We like red wines at slightly above cellar temperature (but below room temperature) or roughly 62 – 65 degrees F. But that is really geeking out. In the end drink it the way you like it.
Types of Wine Storage Options
The goal of any storage is to maintain that consistent temperature and humidity. Below are some common storage scenarios.
This can be any part of your house based on where you live. Wine storage, with no other options like a rack or cooler, are best in the part of the home that has consistent temperature and less light that can pierce the bottle.
- Basements – The most ideal setting, as they are typically low light, lower temperature and have more stable humidity. However not all homes have basements (our home doesn’t).
- Closets – Closets are a great place if you are in an apartment or condo. They are dark, and minimize light, and can be more temperature stable.
Wine Storage Racks
You can always use racks, but racks require building out, or buying pre-made kits and a larger space for storing the kits. These are great for those with an extra room or basement, especially if you have a larger number of bottles. Check out Wine Enthusiast for some Q and A on wine racks.
Wine Coolers or Wine Refrigerators
Wine coolers come in various sizes and are some of the best options for any type of space.
- Single-Zone – These have one temperature control and are a great starting place for a collection. These are best set at 56 degrees Fahrenheit.
- Dual-Zone – These coolers have two zones. We set the cooler zone up top (46 degrees for white wines and sparkling) and the warmer zone on the bottom (56 degrees for red wines).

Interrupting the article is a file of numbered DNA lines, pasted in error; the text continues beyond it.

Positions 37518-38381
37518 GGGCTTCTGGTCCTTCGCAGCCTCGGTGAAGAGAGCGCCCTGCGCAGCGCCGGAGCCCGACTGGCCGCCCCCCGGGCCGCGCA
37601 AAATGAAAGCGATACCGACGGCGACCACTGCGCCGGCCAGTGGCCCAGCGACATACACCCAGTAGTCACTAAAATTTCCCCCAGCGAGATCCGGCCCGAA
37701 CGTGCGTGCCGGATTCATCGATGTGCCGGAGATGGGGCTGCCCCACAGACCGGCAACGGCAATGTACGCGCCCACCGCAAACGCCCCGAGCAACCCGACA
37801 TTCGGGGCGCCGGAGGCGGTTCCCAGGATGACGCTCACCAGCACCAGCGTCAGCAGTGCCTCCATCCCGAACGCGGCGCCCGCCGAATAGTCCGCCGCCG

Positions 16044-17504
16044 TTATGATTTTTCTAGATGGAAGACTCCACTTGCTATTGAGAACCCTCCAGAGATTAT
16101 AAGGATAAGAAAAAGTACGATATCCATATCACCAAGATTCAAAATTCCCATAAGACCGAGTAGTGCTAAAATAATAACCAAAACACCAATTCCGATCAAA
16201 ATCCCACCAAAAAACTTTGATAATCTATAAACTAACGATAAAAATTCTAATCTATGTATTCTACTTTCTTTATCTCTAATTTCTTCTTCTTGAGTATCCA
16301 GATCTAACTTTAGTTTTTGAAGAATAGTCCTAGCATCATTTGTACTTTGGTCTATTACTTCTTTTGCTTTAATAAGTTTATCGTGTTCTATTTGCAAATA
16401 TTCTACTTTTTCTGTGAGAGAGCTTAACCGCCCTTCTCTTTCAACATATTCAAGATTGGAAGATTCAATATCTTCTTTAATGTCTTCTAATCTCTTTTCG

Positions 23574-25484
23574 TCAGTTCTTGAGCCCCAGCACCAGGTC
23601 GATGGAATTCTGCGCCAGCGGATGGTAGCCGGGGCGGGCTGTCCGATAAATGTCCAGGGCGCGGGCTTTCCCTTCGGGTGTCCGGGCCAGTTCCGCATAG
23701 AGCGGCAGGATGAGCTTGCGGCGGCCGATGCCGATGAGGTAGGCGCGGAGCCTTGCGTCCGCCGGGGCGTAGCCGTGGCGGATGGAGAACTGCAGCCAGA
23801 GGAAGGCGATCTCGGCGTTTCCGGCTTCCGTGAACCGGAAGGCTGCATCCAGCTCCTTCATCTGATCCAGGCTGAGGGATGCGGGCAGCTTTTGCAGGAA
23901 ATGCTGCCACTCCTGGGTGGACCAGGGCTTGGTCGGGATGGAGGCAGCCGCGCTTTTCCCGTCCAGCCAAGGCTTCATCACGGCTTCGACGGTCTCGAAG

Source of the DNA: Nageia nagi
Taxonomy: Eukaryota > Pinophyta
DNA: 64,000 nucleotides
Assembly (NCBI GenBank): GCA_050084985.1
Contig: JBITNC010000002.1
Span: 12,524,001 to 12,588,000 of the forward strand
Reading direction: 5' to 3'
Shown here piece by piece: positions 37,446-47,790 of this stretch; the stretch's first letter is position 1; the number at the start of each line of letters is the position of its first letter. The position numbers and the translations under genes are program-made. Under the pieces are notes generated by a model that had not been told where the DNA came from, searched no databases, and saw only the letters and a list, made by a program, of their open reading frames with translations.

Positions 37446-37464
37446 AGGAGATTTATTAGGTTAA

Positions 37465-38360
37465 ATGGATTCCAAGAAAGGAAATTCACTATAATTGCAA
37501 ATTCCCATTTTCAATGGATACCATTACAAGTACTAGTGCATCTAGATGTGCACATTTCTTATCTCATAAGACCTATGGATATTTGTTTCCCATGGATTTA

- Multi-Zone – In some circumstances you can get three zone units, but these are significantly more expensive. Instead of a multi-zone, consider getting two single or dual-zone units.
Best Wine Cooler – New Air 24″ Stainless Steel 45 Bottle Dual Zone
This one reminds me of our very first fridge we ever purchased and loved and used for over a decade, but about half the size. It sports the dual temperature feature, which is super convenient. It has a capacity of 46 bottles, and more importantly, fits most sized bottles, including sparkling bottles (which many wine fridges do not fit due to their wide base!).
- It’s quiet and energy efficient.
- The beech wood shelves are sturdy and easily slide out smoothly.
- It actually fits sparkling and Pinot Noir (Burgundy) larger size bottles. No other fridge we’ve had (except our very first one, which is no longer in production) easily accommodates larger/thicker bottles. Most are made for thin Bordeaux-sized bottles. While the thicker bottles don’t go in 100% smoothly in this fridge, you can alternate (like the photo below) to allow for those thicker bottles to slide in and out). Bottom line, it fits those larger bottles (while most other fridges in this price range don’t).
Sommelier Tip – When reviewing coolers, see if they can fit both Bordeaux (thinner) and Burgundy (wider) bottles. This will impact total storage capacity.
NewAir has many options and sizes for coolers, the one we enjoy most has the SKU NWC046BS00, or simply click on this link to go straight to it.
We are also thrilled to offer a 20% off discount code for the NewAir Products. Use code 20VINDULGE at checkout for 20% off the retail price!
(Not subject to sale prices or other offers.)